Guest Opinion: IoT Devices Need Greater Conformity and Security Built In

By: Rob van Kranenburg and Petros Kavassalis, University of the Aegean | i4m Lab/ IoT Council

03-29-2021
3 MIN READ

With so many diverse languages in the world, poor written and verbal communication can often be confused, with conversations devolving into utter nonsense. Before 2000, when the cloud was born and all else was just ideas or demos, we were used to having a “tribe” of easily recognizable devices, including desktop computers, terminals, laptops and the start of cell phones.

Since 2000 we have gone into a process where the ability to compute and interconnect became less immediately visible as the technology to connect moved into everyday things like lamps, cameras, fridges, TVs, cars, and city furniture like lampposts. We are thus in a world where a lot of connectivity and communications happen with no immediate transparency into who is talking to whom. We don’t always know the who or what behind the data being collected, nor do we know where it is interpreted.

In some parts of the world, where the politicians are scientists and engineers, potential threats were countered early by building a strong cybernetic system harnessing infrastructure, hardware and services so that devices could control systems from the architecture. We need architectures that can frame the dispersion of IoT devices; otherwise, we increase cybersecurity risks.

Here in the West, with no uniform approach from industry, getting a grip on device security and protocols has to be done with some forms of regulation. Thankfully, some U.S. politicians do see the need for this kind of protection and have signed into law H.R.1668, the IoT Cybersecurity Improvement Act of 2020. Yet this really is only the first step in that process. This bill will establish a minimum-security standard for all IoT devices purchased by government agencies and will ultimately result in a spillover into the commercial IoT ecosystem quickly.

In Europe, we have also lost control over infrastructure (privatized) and data platforms (GAFA), and are rapidly losing agency on AI, as it has no data lakes and worse, no broad vision on the digital transition. Of course, both the United States and Europe would do better if they were to build their own cybernetic systems, taking firm control over identity (of humans, goods, objects and robots). The EU has rapidly developed a multi-level cybersecurity policy and this policy should be one of the major references for problem-solving in the current IoT world.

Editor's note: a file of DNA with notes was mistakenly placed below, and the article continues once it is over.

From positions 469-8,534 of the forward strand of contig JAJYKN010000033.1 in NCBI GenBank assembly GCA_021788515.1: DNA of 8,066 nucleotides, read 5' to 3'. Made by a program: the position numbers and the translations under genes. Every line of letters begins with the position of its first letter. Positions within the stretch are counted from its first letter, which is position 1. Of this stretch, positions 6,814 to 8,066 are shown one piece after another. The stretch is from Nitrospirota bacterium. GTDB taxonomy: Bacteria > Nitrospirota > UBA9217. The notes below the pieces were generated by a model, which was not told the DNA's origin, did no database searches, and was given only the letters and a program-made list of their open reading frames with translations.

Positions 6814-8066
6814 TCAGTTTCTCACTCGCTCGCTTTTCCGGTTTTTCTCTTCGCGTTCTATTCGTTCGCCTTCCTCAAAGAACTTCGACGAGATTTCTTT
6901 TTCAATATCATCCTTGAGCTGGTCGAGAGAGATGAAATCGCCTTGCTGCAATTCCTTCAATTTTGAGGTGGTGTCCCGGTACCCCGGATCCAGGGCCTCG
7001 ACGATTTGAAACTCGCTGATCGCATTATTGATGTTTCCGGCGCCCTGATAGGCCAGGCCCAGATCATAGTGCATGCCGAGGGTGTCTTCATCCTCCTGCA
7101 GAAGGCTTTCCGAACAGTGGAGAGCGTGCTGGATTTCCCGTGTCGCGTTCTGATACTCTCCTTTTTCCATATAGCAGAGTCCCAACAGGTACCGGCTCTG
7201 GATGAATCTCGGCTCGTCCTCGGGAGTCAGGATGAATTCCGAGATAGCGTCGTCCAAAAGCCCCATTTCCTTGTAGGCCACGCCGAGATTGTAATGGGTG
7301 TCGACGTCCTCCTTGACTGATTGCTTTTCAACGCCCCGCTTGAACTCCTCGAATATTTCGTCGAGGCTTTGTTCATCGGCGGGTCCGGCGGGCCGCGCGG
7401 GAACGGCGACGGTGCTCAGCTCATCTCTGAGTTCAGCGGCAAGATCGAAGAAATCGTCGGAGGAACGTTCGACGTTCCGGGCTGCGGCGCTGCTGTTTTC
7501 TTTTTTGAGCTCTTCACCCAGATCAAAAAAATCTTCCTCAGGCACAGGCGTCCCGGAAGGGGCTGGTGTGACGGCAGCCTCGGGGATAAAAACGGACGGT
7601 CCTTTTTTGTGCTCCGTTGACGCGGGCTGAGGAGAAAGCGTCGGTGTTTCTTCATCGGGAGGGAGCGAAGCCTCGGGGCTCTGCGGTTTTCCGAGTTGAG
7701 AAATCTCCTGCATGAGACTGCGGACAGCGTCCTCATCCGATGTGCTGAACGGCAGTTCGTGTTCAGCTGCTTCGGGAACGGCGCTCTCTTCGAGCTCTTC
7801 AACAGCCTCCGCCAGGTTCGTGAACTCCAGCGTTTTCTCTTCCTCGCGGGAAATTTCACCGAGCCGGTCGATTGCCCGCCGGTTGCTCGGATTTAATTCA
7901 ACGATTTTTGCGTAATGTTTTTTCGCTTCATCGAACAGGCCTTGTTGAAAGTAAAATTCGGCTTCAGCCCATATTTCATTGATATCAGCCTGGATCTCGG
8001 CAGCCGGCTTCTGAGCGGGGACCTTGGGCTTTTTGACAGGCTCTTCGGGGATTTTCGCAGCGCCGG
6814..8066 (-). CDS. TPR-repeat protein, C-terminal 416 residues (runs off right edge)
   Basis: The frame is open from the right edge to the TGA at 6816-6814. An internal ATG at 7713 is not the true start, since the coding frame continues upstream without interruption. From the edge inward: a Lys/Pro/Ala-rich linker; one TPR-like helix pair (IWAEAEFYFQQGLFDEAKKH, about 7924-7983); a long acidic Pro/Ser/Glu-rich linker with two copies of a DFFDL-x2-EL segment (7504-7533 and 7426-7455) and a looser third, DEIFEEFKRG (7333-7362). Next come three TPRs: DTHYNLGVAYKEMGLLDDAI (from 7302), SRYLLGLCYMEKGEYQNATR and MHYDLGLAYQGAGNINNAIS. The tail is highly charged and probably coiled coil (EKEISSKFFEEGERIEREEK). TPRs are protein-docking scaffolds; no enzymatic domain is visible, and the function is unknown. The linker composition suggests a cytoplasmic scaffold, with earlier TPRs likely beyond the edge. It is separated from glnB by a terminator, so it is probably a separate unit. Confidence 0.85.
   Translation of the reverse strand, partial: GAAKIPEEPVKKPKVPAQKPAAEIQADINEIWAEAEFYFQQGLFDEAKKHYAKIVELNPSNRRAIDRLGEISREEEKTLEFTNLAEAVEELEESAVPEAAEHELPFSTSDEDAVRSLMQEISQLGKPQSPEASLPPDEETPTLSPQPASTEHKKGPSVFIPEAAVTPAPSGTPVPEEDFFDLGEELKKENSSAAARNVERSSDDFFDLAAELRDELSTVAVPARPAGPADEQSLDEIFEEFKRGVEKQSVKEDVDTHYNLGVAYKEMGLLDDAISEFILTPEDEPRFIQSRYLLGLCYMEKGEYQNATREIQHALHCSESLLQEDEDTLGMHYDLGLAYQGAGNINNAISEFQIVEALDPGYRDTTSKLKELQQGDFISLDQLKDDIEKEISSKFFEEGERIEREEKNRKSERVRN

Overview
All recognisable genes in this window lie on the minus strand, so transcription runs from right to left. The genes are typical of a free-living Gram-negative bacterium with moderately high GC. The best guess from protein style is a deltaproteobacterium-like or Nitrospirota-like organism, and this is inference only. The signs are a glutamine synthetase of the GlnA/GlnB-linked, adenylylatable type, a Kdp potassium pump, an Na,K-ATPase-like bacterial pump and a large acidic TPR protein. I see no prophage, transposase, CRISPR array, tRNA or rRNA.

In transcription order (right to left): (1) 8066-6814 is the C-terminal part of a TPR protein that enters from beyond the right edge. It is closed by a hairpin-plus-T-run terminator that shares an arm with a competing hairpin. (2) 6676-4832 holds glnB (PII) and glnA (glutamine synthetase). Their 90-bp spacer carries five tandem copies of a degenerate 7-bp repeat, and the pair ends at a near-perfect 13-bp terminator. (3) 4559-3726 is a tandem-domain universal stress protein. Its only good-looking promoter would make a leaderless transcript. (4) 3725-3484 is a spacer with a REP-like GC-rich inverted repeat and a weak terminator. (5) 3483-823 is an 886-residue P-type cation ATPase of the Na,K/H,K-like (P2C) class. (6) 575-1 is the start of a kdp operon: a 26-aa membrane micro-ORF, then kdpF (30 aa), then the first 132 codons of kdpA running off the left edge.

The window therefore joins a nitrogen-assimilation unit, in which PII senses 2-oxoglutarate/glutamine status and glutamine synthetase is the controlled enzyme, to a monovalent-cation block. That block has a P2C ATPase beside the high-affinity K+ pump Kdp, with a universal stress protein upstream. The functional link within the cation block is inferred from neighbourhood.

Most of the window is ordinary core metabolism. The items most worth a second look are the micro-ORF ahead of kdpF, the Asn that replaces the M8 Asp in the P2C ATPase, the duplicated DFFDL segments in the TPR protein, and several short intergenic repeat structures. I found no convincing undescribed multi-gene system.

This may mean that existing devices will need to be monitored by some form of agency. Ideally, security tests and the education of the market will take place at the moment the device is tested for the CE mark, which indicates conformity with requirements in the EU: "To place a CE Mark on electrical products to be legally sold on the European Market, a manufacturer has to be able to demonstrate compliance with the applicable EU regulations and directives including: the Low Voltage Directive (LVD) 2014/35/EU; Machinery Directive 2006/42/EC; Medical Devices Directive (MDD) 93/42/EEC; and In-vitro Diagnostic Medical Devices Directive (IVDD) 98/79/EC.”

Similarly, we need to give any device in an IoT ecosystem a unique identity. This is a necessary step to create a layer of IoT security and control the risks, especially those associated with IoT deployment in home area networks and in public infrastructures. Such an identity can make these devices identifiable when they come online and improve the security of the use of the IoT devices within service chains, thus improving both cybersecurity and end-user’s privacy. These identities do not need to be persistent, but on the contrary, must be designed as ephemeral or disposable to avoid systematic tracking of the device and of the owners of the device, but they should become regulated, accepted and widely used. They will obviously be based on the use of standardized digital certificates that will ensure proper authentication, transparency and authorization efficiency, and encryption.

A couple of good resources to ensure IoT devices conform and meet security requirements include:

  • Eurofins E&E laboratories offers electrical safety testing for all of these directives and their respective regulations to enable you to place your products on the European market.
  • IoT Security Foundation was established to respond to the myriad of challenges and concerns over security in a collaborative, vendor-neutral, international share knowledge, best practices and advice.
  • NIST promotes U.S. innovation and industrial competitiveness by advancing measurement science, standards and technology in ways that enhance economic security and improve our quality of life. NIST is a nonregulatory agency of the U.S. Department of Commerce.

The world is at a critical crossroads in the battle to ensure strong security of IoT devices that protect user data and ensure integrity. Now is the time for industry and government bodies to work together for the better good of society and the growing IoT segment’s future stability. The world is watching and wanting to trust that the right steps will be made.

It is becoming all the more urgent as the IoT — and what your objects are saying about you — is becoming as relevant to who you are as the wallet full of credentials that you will be showing. Device manufacturers, companies selling IoT devices and government regulators all have a role in ensuring device identity, authentication, integrity and data encryption using PKI certificates are adopted to protect users, without compromise.

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